- Experts say it’s unlikely that the novel coronavirus can be transmitted by frozen foods.
- They say viruses need to be inside a host to survive, so they don’t live long outside a body, especially in sunlight or cold temperatures.
- They advise people still worried about transmission to wash food before putting it in the refrigerator.
All data and statistics are based on publicly available data at the time of publication. Some information may be out of date.
Salmon from Norway, chicken wings from Brazil, and an unidentified culprit in a New Zealand cold-storage facility are among the frozen food items that have been suspected of transmitting the novel coronavirus.
All have ultimately been exonerated. The latest acquittal came this week.
After officials in New Zealand declared the country COVID-free in June, a new outbreak began earlier this month.
One theory of how it started was via frozen food, since one of the people with COVID-19 worked in a cold-storage facility. According to the theory, the virus might have been frozen on packaging and imported into the country.
That theory was ruled out on Tuesday.
But not before new questions about transmission by frozen food packaging were reopened.
Those questions can be put to bed, experts say, because while the novel coronavirus can survive being frozen, it’s highly unlikely to survive in a state that would be able to transmit an infection.
The reasons have to do with how fragile the virus is. But, to be extra careful, there are measures you can take that can reduce the risk even further.
“As of now, there is no evidence of transmission from packaging, particularly frozen food packaging, to humans,” Amira Roess, PhD, MPH, a professor of global health and epidemiology at George Mason University in Virginia, told Healthline.
“In one report, over 200,000 frozen food samples were tested for COVID-19, and one came back positive. Based on current data, the amount of virus found on packaging is likely not enough to pose a risk for humans,” she added.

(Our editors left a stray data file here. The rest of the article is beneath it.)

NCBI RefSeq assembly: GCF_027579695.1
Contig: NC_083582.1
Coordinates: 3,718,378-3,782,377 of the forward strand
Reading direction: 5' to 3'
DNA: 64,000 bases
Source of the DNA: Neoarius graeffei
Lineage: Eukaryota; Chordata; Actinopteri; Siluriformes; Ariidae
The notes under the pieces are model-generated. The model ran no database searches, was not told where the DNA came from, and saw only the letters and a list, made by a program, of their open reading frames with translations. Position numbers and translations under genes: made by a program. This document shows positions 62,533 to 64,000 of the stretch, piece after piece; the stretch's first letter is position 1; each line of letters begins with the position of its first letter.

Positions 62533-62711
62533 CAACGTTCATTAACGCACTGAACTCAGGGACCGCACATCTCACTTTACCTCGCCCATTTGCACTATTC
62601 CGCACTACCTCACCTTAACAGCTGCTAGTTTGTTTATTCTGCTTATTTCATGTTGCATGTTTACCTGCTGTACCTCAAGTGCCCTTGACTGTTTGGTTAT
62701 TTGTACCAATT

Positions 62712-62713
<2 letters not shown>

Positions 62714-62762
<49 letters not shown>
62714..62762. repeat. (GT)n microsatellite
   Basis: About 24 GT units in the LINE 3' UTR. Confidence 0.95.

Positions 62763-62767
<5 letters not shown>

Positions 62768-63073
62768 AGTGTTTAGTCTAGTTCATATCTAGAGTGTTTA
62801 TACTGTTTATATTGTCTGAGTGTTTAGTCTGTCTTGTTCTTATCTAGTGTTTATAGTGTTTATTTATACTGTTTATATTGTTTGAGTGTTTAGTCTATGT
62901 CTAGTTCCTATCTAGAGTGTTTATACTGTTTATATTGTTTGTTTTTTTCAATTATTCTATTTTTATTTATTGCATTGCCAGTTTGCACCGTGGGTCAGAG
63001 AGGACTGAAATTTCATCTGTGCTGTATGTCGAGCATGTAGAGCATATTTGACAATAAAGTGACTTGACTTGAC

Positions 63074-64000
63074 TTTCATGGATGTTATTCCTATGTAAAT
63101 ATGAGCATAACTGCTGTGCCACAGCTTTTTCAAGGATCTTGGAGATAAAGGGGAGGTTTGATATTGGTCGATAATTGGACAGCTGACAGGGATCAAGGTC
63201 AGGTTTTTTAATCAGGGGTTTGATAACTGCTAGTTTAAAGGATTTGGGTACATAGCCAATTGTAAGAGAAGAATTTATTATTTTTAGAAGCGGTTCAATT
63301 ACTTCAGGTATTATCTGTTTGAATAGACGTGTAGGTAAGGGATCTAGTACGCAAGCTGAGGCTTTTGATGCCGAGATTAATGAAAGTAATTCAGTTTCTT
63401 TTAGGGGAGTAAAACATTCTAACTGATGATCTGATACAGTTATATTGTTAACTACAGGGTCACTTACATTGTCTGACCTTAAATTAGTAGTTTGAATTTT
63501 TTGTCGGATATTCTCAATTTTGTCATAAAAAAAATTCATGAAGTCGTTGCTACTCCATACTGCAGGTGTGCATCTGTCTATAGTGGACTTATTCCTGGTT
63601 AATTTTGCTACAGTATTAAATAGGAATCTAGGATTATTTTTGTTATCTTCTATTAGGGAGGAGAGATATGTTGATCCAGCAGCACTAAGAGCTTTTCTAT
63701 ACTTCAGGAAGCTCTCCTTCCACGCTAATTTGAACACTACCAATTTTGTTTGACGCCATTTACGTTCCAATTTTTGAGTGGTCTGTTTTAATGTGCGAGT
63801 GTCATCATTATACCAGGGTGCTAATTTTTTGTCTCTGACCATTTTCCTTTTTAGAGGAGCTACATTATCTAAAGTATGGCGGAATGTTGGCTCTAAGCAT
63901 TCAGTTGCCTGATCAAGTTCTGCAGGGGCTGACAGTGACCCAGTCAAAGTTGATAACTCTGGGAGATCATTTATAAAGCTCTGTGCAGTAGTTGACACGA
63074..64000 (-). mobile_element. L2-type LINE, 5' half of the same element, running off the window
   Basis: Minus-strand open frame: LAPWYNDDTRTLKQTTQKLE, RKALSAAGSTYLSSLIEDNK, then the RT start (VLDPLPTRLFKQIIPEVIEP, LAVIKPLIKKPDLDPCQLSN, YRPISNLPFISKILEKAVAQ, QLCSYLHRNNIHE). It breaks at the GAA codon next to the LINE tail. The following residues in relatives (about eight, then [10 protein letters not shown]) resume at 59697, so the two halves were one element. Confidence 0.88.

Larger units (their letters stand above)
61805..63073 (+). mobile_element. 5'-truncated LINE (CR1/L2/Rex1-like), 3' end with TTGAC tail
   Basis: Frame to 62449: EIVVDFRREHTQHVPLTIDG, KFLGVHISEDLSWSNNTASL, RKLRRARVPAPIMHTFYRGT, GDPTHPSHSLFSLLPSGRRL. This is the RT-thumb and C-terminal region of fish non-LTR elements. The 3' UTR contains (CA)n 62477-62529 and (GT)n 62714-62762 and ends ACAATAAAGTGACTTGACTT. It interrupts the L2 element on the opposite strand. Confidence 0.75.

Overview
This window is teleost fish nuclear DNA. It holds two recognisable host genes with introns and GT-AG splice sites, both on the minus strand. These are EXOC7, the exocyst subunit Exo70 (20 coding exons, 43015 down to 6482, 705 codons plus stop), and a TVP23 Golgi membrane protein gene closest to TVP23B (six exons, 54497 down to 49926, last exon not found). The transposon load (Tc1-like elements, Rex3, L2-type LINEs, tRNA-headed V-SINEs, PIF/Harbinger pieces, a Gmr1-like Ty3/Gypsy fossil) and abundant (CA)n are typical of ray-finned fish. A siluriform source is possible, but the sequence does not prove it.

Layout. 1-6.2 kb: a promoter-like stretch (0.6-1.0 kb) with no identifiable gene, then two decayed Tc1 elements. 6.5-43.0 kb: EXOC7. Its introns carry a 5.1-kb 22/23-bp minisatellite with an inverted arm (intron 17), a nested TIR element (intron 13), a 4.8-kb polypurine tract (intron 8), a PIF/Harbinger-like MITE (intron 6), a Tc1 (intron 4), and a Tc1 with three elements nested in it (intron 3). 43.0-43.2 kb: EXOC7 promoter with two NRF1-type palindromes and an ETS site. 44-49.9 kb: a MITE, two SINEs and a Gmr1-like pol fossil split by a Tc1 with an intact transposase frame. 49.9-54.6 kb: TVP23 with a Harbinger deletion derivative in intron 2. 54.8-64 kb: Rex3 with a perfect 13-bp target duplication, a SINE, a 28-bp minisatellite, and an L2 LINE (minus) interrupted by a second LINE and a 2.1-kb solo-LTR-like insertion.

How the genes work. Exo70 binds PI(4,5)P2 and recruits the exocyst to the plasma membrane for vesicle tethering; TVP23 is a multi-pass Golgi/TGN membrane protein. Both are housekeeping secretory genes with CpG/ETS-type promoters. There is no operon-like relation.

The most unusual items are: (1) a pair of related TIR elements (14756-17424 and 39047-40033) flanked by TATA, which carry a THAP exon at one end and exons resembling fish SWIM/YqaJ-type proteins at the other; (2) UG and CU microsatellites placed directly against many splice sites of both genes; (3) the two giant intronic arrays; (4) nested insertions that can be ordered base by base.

Chinese officials have been screening some frozen food packaging for signs of the virus following their scare with the since-exonerated frozen Norwegian salmon in June.
Recently, they found some of the virus’s genetic material on a package of chicken wings from Brazil and frozen seafood from Ecuador and elsewhere.
But that genetic material only means the virus was there, not necessarily that it was still viable and active on the packaging — or in sufficient quantities to cause infection.
Follow-up tests on people who may have been exposed to the chicken wings came back negative, according to officials.
Viruses are “obligate intracellular parasites,” said Rodney Rohde, PhD, an associate dean for research at Texas State University’s College of Health Professions who focuses on public health microbiology.
That means they can’t reproduce outside the cells of a host, such as a human. On packaging, they’re just sitting around waiting to die.
“Unlike bacteria, viruses may remain viable on a surface for hours or days, but they can’t reproduce and thus will eventually die or become nonviable to transmit any infection. Viruses are actually quite fragile outside of a host,” Rohde told Healthline.
He explained that outside, they’re vulnerable to drying out due to UV light from sunshine as well as temperature shifts, such as repeated thawing and refreezing.
“While it’s impossible to predict ‘zero risk’ for obtaining an infection via active virus on any particular surface, it is very unlikely and very low risk,” Rohde said.
And while it’s possible that touching an object, such as food packaging, and then touching your mouth or nose could transmit it, the virus is much more likely to be spread through the air.
The CDC also notes there’s no evidence of the virus spreading by eating food.
Cornell University’s Institute for Food Safety likewise reports that “it is extremely unlikely that any food or food packaging would be contaminated with COVID-19. The time needed to freeze and thaw food and food packaging makes contamination with COVID-19 even less likely.”
This reassurance likely doesn’t help officials in New Zealand find the source of their new outbreak.
But it can help focus your attention and worry on precautions that might make the most difference, such as wearing masks in public and staying physically distant.
For extra reassurance, Roess said people concerned about transmission via frozen food should wipe the items down as soon as they return from the grocery store, before putting them in the freezer.
Those handling the products before shipping or in transit should wear masks and gloves, she added.
Echoing the CDC’s advice, Rohde said to avoid touching your face while handling suspect products, and wash your hands or use hand sanitizer afterward.